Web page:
This blog post originally appeared on RealMoney Silver on Jan. 23 at 8:14 a.m. EST.

"It's never paid to bet against America.... We come through things, but it's not always a smooth ride....This is an economic Pearl Harbor." -- Warren Buffett, "Dateline" interview on NBC (Jan. 18, 2009)

On Sunday evening, Warren Buffett sat down with

NBC's

Tom Brokaw for a marvelous and straightforward

interview

. (

Here

is the complete transcript.)

Early in 2008, I took a

controversial

and negative view on

Berkshire Hathaway's

(BRK.A) - Get BRK.A Report

stock. During the late summer, I profitably covered a

short

I put on Berkshire at approximately $140,000 per share.

Based on the recent deterioration of Berkshire's investments, I might have been premature. (Berkshire's common now trades for under $89,000 a share.)

In the last 60 days, Berkshire's

investment portfolio

has plummeted in value. Buffett has lost over $4.5 billion alone on his 300-million-share investment in

Wells Fargo

(WFC) - Get Wells Fargo & Company Report

since Dec. 1, 2008, and another $1 billion loss on

U.S. Bancorp's

(USB) - Get U.S. Bancorp Report

shares; both stocks have been halved in less than two months. His most recent investments in

Burlington Northern Santa Fe

( BNI),

General Electric

(GE) - Get General Electric Company (GE) Report

and

Goldman Sachs

(GS) - Get Goldman Sachs Group, Inc. (GS) Report

have deteriorated markedly in value from his cost basis.

Equally important, I have repeatedly uttered the notion that Berkshire's large derivative position -- namely, short puts on the

TheStreet Recommends

S&P 500

-- was evidence of investment

style drift

. Regardless of that view, Berkshire has now likely recorded a nonrealized loss in excess of a $10 billion on the index short put position. A loss on that scale, whether realized or unrealized, is large even for Warren Buffett.

In 2008 and (so far) 2009, The Oracle of Omaha has been wrong; it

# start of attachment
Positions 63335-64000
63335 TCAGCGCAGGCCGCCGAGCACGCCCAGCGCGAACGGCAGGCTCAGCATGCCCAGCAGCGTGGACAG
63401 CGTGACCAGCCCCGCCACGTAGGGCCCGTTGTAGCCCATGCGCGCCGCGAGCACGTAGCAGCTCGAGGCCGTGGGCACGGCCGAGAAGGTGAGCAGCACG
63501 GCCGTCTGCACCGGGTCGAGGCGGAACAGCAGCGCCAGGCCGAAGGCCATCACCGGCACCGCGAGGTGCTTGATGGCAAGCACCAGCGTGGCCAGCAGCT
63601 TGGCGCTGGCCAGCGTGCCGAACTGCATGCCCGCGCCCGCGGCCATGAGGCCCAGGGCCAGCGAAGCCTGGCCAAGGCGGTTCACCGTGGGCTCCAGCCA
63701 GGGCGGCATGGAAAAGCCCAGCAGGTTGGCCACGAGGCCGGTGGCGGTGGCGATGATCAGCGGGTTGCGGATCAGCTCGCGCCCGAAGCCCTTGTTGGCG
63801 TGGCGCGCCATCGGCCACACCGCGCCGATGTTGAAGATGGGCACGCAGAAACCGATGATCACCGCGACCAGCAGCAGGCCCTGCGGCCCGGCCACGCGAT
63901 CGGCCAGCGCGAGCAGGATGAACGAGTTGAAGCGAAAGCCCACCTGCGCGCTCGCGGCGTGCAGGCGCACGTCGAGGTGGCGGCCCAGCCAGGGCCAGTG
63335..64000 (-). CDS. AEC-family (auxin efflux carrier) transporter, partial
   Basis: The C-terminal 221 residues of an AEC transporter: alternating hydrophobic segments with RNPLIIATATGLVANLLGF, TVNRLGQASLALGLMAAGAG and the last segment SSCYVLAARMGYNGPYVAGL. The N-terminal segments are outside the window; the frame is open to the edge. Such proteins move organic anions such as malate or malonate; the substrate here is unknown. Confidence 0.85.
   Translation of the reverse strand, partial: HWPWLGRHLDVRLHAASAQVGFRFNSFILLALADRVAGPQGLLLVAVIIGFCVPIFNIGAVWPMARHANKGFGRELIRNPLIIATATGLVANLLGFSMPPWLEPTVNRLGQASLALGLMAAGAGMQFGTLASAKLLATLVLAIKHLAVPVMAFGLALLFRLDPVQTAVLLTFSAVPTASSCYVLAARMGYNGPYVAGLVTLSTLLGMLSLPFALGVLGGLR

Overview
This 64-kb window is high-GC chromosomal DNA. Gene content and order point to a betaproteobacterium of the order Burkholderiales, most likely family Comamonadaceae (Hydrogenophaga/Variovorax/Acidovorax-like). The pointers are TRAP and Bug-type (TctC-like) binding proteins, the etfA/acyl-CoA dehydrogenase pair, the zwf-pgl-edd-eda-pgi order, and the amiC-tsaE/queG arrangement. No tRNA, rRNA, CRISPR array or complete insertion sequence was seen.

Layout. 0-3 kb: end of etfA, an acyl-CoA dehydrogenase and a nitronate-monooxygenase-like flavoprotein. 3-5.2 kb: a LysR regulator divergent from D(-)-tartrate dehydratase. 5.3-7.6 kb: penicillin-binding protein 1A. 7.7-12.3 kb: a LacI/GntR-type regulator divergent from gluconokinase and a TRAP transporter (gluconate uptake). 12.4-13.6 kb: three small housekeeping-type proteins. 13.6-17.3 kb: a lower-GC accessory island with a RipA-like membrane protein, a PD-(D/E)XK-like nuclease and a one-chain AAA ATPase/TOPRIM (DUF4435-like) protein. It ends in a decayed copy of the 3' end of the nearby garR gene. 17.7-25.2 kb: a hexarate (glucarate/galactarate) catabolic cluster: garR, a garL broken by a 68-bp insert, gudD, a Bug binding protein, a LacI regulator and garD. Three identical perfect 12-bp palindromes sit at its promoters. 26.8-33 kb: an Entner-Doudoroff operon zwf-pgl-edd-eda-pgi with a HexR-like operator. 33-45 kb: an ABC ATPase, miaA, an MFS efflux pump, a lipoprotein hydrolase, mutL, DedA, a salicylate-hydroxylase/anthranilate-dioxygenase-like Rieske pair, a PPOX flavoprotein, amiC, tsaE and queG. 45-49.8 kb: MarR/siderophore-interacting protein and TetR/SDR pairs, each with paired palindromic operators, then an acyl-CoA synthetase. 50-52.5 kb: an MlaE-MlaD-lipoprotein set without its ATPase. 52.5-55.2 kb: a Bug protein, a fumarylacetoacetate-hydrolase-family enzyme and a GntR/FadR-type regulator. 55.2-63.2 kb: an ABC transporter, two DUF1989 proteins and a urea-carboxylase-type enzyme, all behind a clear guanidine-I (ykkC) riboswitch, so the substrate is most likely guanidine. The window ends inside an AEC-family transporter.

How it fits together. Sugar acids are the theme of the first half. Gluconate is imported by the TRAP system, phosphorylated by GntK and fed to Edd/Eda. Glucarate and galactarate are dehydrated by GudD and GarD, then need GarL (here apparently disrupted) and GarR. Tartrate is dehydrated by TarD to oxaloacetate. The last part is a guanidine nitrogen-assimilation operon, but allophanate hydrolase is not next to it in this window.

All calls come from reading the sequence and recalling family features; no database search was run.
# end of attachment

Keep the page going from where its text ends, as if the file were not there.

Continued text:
has

paid to bet against America.

Moreover, the U.S. "economic Pearl Harbor" has humanized and brought down to earth many of the

smartest investors

in the world (e.g., Warren Buffett), as well as the entire private equity universe, many well-regarded hedge funds and investors (e.g., Marty Whitman and Bill Miller), and some masters of the universe in residential and nonresidential real estate, among others. Many industrialists, including

Aubrey Kerr McClendon

,

Kerkor "Kirk" Kerkorian

,

Sheldon Adelson

and

Sumner Redstone

, have been thrown under Mr. Market's bus, as have financiers

Dick Fuld

,

James Cayne

,

John Thain

and even

Bank of America's

(BAC) - Get Bank of America Corp Report

Ken Lewis

.

Image placeholder title

While the downfalls of a widening list of investment, financial and industrial icons have historically been associated with a market and economic bottom, the lesson remains the same: The average individual investor should continue to err on the side of conservatism in a market that provides a wonderful setting for trading but a not-so-exquisite setting for investing.

Doug Kass writes daily for

RealMoney Silver

, a premium bundle service from TheStreet.com. For a free trial to

RealMoney Silver

and exclusive access to Mr. Kass's daily trading diary, please click here.

At the time of publication, Kass and/or his funds were long Wells Fargo and General Electric, although holdings can change at any time.

Doug Kass is founder and president of Seabreeze Partners Management, Inc., and the general partner and investment manager of Seabreeze Partners Short LP and Seabreeze Partners Long/Short LP.